A major breakthrough in Saskatchewan’s energy sector has one company excited to be in hot water.
Deep Earth Energy Production has announced completion of the world’s first 90-degree horizontal well aimed at producing geothermal energy.
Located near the U.S. border, the well extends 3 1/2 kilometres underground and runs laterally for two kilometres in order to access a layer of sedimentary rock and sand. Within its layers lies a source of naturally heated water and brine that reaches temperatures of 127 C.
That brine can be pumped quickly to the surface. Through the use of mechanical processes, it would then be used to drive a turbine that will generate electricity. The water can then be returned to the ground, providing a sustainable power source.
“You harvest the heat in a heat exchanger, then the cooled brine gets pumped back into the ground some distance away from the production well,” Deep Earth CEO Kirsten Marcia explained on Gormley on Friday. “So it has time to percolate slowly through the rocks and reheat before it’s produced again.”
According to a post on Deep Earth’s website, the well is also the deepest horizontal well ever drilled in Saskatchewan. Marcia noted that lateral drilling drastically increases the project’s viability. “If we drill vertically, you’d have, let’s say, 100 metres thickness of ‘pay zone,’ but if we drill horizontally into that pay zone, then we have two kilometres,” she said.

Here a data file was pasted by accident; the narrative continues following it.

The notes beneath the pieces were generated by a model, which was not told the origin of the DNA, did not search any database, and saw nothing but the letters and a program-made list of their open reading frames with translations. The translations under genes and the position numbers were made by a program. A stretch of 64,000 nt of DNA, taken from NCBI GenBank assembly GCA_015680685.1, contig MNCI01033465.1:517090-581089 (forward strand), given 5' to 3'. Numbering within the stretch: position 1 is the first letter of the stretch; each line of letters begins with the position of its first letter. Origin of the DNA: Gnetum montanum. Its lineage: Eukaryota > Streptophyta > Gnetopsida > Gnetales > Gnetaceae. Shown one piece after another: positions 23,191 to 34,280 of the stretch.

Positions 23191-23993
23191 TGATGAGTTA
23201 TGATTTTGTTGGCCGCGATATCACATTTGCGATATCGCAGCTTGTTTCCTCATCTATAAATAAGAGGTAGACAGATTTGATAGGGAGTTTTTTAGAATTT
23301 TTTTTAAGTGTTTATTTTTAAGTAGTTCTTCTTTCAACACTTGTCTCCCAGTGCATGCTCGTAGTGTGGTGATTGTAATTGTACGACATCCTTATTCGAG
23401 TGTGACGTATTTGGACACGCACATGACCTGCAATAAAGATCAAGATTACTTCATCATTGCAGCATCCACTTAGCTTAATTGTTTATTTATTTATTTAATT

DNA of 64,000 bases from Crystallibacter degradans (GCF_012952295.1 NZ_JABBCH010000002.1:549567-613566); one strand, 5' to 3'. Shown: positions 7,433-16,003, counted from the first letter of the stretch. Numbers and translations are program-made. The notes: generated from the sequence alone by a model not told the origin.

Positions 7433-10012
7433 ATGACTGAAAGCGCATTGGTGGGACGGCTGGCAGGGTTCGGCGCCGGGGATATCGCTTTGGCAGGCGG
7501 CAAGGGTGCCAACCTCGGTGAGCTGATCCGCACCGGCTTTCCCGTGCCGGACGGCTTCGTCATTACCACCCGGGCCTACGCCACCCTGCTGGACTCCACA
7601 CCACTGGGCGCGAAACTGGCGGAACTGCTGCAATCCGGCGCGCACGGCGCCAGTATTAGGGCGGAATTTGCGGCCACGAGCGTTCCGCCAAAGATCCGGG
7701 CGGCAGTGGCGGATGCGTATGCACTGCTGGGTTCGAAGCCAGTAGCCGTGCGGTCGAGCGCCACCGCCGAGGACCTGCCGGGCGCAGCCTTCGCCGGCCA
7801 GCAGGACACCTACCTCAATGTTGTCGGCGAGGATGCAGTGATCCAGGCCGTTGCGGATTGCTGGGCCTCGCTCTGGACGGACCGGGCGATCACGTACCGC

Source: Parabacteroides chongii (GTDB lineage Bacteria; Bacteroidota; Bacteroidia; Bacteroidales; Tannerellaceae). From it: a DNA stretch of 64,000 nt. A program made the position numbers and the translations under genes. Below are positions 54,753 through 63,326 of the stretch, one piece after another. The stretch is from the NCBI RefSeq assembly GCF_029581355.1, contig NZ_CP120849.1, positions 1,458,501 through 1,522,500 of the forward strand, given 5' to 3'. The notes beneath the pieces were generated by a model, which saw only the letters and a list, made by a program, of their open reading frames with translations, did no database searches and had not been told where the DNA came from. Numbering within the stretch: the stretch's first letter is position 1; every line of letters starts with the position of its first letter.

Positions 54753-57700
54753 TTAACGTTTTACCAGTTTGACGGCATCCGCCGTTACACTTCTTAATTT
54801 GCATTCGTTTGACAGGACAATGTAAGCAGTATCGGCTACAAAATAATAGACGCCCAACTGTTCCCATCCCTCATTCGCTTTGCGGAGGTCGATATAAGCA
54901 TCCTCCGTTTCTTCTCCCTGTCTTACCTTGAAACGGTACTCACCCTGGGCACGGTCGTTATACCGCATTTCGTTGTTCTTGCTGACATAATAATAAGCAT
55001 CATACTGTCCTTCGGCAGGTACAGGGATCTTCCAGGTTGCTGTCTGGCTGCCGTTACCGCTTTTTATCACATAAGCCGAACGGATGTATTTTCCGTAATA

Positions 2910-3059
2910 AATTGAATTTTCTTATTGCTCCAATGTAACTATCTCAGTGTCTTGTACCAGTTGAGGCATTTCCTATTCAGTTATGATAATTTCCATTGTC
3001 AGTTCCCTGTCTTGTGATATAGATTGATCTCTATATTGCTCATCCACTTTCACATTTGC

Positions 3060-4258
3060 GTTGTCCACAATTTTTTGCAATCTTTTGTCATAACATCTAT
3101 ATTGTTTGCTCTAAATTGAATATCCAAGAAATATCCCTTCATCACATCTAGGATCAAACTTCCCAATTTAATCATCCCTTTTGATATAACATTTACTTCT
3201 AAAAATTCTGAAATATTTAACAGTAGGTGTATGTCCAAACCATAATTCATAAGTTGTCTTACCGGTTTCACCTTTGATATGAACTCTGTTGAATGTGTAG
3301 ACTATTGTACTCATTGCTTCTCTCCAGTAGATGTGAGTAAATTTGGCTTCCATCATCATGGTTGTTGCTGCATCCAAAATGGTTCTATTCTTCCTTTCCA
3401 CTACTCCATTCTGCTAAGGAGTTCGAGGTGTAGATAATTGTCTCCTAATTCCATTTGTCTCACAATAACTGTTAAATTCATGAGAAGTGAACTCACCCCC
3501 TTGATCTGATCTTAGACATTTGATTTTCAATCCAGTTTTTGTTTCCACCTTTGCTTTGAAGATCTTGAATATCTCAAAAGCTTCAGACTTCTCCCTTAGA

The company is procuring a small, temporary production unit to field test the technology and ensure there are no unexpected issues to contend with.
By early 2023, the company aims to have its first field of six production wells and four injection wells completed and generating an expected 20 megawatts. That would be roughly equivalent to the amount of electricity needed to power 20,000 homes for a full year.
However, Marcia also sees potential beyond that first field.
“We have the subsurface rights for a much larger portion of land, so the build-out really is for in excess of 100 megawatts,” she said.
Marcia is confident that projects like this could provide new opportunities for those in the struggling oil and gas sector.
The project was completed with the help of 100 former oilfield workers. The project’s total price tag is pegged at $51 million. Deep Earth also received support from the federal government, which announced $25.6 million in funding in 2019.